Kuei continued to challenge himself by directing segments for The Criminals film series, an acclaimed anthology based on actual Hong Kong cases. His episodes (across four films from 1975 to 1977) included "The Deaf Mute Killer," "The Informer" and "Arson".[8] During the late '70s, Kuei also expanded his filmography to include Cantonese-language comedies (Mr. Funnybone, Crazy Imposters, The Reckless Cricket) and kung fu (The Iron Dragon Strikes Back).[2]

The 1980s saw the versatile Kuei reinventing himself once again, this time with the popular supernatural fantasy, Hex and its two sequels, Hex vs. Witchcraft and Hex After Hex. The latter contained Kuei's signature social satire, taking on such hot-button topics as real estate development and Hong Kong's looming reunification with China. In fact, an early cut of the 1982 film featured a sequence where a character is branded on his behind with "1997" the year mainland China would resume control over Hong Kong. Deemed too politically sensitive, the scene was re-edited and the branded posterior featured "SB" (for Shaw Brothers) instead. Still, Kuei ingeniously found a way to insert a visual gag at the studio's expense.[9]

Kuei also delved into the wuxia genre for the first time with Killer Constable (1980). Though a box-office disappointment at the time of its release, today Killer Constable is considered one of Kuei's finest, most accomplished movies.

Reuniting with his Teahouse/Big Brother Cheng star, Kuan Tai Chen, Kuei's kung fu drama is set in ancient Beijing (a rare period piece for the director). Kuan plays a loyal detective investigating a burglary at the royal palace, who slowly realizes that the corruption and betrayal he is assigned to vanquish lies at the highest levels of power. The film was praised for its dark, violent tone, vivid on-location cinematography and genuine pathos.[10]

Kuei's directorial credits during the 1980s also included Corpse Mania, Bewitched and The Boxer's Omen. With the rise of Hong Kong's New Wave filmmakers, a fresh cinematic style was emerging, though Kuei did not get to participate in this movement. He made one last film, the comedy Misfire, in 1984, before immigrating to the United States, where he opened a pizza restaurant. Kuei died of liver cancer in 1999 at the age of 61.[11]


Though often overlooked due to his penchant for exploitation genres and his early retirement from the film industry, Kuei Chih-Hung's films have received a renewed appreciation and attention in recent years and he is often fondly referred to as the "Hong Kong Cult Meister." In 2011, the 35th Hong Kong International Film Festival paid tribute to Kuei with a nine-film retrospective, including screenings of The Teahouse, Killer Constable and the Hex series. The Hong Kong Film Archive also published a bilingual edition of Kuei Chih-Hung--The Rebel in the System, a look at his life and films.[12]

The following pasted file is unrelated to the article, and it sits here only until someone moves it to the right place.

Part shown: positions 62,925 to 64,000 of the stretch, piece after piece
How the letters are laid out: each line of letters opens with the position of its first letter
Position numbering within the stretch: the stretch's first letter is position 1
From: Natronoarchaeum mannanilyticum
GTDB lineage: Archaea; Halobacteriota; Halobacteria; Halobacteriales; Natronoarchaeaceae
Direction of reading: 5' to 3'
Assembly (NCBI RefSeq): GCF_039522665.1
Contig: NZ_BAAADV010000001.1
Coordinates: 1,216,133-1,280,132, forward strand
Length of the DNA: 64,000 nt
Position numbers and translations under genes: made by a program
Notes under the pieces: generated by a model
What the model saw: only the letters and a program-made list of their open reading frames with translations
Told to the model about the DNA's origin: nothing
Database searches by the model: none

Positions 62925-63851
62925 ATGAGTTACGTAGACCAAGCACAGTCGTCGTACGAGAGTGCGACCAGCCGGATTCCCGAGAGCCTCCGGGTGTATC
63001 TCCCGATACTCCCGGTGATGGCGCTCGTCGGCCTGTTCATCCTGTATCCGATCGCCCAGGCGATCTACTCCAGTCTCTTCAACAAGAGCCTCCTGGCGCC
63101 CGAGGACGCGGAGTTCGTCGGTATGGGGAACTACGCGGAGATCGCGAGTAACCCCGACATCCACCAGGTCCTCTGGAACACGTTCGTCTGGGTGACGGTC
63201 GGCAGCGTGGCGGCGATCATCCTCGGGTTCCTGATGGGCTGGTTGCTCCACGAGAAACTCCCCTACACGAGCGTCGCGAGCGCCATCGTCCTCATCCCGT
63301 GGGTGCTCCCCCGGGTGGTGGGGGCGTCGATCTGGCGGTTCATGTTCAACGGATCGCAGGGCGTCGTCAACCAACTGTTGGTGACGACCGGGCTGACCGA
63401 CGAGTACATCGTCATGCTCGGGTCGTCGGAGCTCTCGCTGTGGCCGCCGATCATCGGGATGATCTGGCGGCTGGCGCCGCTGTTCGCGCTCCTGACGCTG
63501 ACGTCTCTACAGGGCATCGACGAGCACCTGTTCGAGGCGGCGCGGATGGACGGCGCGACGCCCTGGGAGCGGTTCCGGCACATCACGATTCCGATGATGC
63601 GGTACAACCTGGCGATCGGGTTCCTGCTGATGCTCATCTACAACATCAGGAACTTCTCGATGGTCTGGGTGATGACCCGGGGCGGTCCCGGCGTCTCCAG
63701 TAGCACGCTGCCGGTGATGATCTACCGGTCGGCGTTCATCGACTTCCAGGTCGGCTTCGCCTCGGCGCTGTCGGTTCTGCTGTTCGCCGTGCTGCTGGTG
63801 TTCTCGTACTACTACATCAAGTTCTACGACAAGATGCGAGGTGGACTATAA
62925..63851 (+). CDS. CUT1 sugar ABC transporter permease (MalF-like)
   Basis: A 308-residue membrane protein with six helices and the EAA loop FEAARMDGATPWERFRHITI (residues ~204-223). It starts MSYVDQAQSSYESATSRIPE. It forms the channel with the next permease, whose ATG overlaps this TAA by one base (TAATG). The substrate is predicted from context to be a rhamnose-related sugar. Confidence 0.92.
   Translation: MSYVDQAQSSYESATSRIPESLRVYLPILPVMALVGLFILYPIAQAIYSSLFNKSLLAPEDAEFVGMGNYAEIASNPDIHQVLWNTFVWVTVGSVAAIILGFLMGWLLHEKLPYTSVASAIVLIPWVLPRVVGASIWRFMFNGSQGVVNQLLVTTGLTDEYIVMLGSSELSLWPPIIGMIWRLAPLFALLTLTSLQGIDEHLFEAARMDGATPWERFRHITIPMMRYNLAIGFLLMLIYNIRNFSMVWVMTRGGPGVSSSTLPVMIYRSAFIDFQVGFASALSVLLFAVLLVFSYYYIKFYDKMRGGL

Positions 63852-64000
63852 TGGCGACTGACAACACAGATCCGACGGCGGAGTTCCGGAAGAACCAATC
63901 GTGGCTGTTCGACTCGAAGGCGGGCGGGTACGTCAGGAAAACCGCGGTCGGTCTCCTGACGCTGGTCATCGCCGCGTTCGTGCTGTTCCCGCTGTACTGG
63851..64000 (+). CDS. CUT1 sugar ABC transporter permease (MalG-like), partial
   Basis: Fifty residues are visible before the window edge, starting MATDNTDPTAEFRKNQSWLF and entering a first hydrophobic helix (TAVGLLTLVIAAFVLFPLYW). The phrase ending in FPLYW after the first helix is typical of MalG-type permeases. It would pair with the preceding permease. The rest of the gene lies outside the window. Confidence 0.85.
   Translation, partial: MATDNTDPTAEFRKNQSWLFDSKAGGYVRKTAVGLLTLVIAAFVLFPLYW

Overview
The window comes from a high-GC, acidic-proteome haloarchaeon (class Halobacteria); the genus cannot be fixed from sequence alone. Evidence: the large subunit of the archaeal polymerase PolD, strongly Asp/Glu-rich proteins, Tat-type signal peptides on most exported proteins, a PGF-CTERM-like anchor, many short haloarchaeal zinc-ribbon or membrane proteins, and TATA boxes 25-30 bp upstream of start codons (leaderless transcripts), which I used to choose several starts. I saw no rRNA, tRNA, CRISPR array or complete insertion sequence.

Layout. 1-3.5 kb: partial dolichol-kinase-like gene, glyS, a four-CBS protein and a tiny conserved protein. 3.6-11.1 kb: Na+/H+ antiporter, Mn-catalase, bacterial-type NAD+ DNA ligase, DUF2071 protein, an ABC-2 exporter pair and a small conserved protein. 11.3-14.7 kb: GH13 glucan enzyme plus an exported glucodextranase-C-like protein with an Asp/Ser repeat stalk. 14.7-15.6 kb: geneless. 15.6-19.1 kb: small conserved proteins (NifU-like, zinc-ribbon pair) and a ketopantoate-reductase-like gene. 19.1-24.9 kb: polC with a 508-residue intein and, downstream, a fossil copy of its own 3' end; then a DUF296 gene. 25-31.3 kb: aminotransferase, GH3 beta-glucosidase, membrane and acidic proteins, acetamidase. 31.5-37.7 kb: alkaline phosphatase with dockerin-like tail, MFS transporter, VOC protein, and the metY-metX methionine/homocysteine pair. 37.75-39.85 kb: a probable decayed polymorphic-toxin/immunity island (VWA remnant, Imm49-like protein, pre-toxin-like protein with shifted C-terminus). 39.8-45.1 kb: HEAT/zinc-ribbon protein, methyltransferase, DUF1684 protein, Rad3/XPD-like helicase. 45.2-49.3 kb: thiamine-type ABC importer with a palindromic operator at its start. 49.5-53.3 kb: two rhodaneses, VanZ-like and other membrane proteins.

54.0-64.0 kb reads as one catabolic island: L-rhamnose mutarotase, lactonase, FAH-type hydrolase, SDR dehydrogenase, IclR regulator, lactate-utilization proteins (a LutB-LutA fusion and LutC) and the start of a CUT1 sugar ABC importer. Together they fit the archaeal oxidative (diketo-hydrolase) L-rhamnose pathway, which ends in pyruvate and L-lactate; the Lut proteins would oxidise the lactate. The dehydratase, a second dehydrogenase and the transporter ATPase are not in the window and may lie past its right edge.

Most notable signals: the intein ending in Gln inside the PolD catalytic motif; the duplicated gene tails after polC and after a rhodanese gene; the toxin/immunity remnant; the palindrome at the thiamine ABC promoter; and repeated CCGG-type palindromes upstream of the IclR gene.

Kuei's son, Ming Beaver Kwei, also works in the film industry and produced the 2009 romantic comedy, Sophie's Revenge, starring Ziyi Zhang.[13]


Year Film Notes
1963 The Weird Gentlemen Director/screenwriter
1964 Lover's Rock Second assistant director
1965 Song of Orchid Island Assistant director
1966 Princess Iron Fan Assistant director
1967 Inter-Pol Assistant director
Hong Kong Nocturne Assistant director
King Drummer Assistant director
1968 Don't Fall for Women
Hong Kong Rhapsody Assistant director
Summer Heat Assistant director
1969 Tropicana Interlude Assistant director
1970 Love Without End Assistant director
Whose Baby Is in the Classroom? Assistant director
The Five Million-Dollar Legacy Assistant director
Love Song Over the Sea Co-director/screenwriter
A Time for Love Also co-writer
1971 The Lady Professional Co-director
1972 The Gourd Fairy Also co-writer
Stranger in Hong Kong Co-director
Intrigue in Nylons
1973 The Delinquent Co-director
Payment in Blood
The Bamboo House of Dolls
1974 The Killer Snakes
Virgins of the Seven Seas
Supermen Against the Orient Co-director
The Teahouse
Ghost Eyes
The Rat Catcher
1975 Big Brother Cheng
Fearful Interlude
1976 Sayang Anakku Sayang
Spirit of the Raped
The Criminals 2-Homicides ("The Deaf Mute Killer" & "The Informer")
Killers on Wheels
Mr. Funnybone
1977 The Criminals 3-Arson ("Arson")
The Criminals 4-Assault ("Maniac")
The Criminals 5-The Teenager's Nightmare ("The Teenager's Nightmare")
1978 Crazy Imposters
1979 The Reckless Cricket
The Gold Connection (a.k.a. Iron Dragon Strikes Back)
1980 Killer Constable
Coward Bastard
Hex Also co-writer
Hex vs. Witchcraft
Corpse Mania Also co-writer
1982 Hex After Hex
Curse of Evil
Godfather From Canton
1983 The Boxer's Omen Also story credit
1984 Misfire

Notable quotesEdit